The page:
This essay examines the strategies that Berkeley and Dharmakīrti utilize to deny that idealism entails solipsism. Beginning from similar arguments for the non-existence of matter, the two philosophers employ markedly different strategies for establishing the existence of other minds. This difference stems from their responses to the problem of intersubjective agreement. While Berkeley’s reliance on his Cartesian inheritance does allow him to account for intersubjective agreement without descending into solipsism, it nevertheless prevents him from establishing the existence of other finite (...)
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  18. Laurent Jaffro (2004). Le cogito de Berkeley. Archives de Philosophie 1:85-111.
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  19. A. C. Lloyd (1985). The Self in Berkeley's Philosophy. In John Foster & Howard Robinson (eds.), Essays on Berkeley: A Tercentennial Celebration. Oxford University Press.
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  20. Charles J. McCracken (1986). Berkeley's Notion of Spirit. History of European Ideas 7 (6):597-602.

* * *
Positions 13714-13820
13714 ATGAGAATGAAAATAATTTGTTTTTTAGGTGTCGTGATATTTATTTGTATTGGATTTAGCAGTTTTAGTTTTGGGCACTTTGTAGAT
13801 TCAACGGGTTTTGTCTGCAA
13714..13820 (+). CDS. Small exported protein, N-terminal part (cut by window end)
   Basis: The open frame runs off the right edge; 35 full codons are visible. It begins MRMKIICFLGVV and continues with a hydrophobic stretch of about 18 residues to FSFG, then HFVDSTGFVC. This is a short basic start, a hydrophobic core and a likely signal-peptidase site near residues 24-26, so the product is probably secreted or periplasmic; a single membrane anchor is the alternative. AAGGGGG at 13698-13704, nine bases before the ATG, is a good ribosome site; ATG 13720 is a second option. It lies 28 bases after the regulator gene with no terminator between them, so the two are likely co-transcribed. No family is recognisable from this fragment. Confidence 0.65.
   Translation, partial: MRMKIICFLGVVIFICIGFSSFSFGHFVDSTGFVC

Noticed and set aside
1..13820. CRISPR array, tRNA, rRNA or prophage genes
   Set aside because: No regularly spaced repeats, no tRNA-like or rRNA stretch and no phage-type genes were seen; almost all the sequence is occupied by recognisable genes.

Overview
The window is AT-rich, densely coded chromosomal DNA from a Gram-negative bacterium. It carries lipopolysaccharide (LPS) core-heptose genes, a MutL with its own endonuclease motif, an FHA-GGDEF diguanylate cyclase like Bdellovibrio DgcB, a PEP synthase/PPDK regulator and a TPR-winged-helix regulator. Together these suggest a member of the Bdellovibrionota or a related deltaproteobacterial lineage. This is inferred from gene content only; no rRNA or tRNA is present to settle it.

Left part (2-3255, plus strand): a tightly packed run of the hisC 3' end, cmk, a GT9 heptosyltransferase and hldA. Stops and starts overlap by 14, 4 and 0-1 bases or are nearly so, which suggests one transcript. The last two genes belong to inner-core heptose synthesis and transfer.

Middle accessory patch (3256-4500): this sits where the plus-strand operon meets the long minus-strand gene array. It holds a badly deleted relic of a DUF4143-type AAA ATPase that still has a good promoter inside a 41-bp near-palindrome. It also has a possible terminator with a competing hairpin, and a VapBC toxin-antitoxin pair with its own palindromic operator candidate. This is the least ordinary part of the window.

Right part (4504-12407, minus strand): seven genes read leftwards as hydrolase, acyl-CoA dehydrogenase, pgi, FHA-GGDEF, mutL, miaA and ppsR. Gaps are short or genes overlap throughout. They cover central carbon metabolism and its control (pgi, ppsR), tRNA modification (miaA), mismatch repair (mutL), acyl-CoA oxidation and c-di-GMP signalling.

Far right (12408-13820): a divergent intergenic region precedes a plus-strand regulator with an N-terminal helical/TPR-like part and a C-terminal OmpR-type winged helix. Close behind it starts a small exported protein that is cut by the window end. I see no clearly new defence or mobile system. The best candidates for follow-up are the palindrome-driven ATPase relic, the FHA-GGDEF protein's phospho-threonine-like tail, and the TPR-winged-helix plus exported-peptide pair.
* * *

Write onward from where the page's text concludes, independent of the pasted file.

21. George W. Miller (1965). The Commonplace Book and Berkeley's Concept Of The Self. Southern Journal of Philosophy 3 (1):23-32.
  22. Tim Mooney, Irish Cartesian and Proto-Phenomenologist: The Case of Berkeley.
    Comparatively recent scholarship suggests that George Berkeley cannot be seen solely or even chiefly as a British empiricist who is reacting to the materialistic implications of Locke’s Essay on Human Understanding. C.J. McCracken has shown how Berkeley is influenced by Malebranche’s theses concerning the dependence of bodies on God, without himself doubting the evidence of the senses. McCracken also shows how Berkeley reconstructs and reapplies Malebranche’s fideism.1 Harry Bracken has argued, most notably, that Berkeley espouses certain theses that set him (...)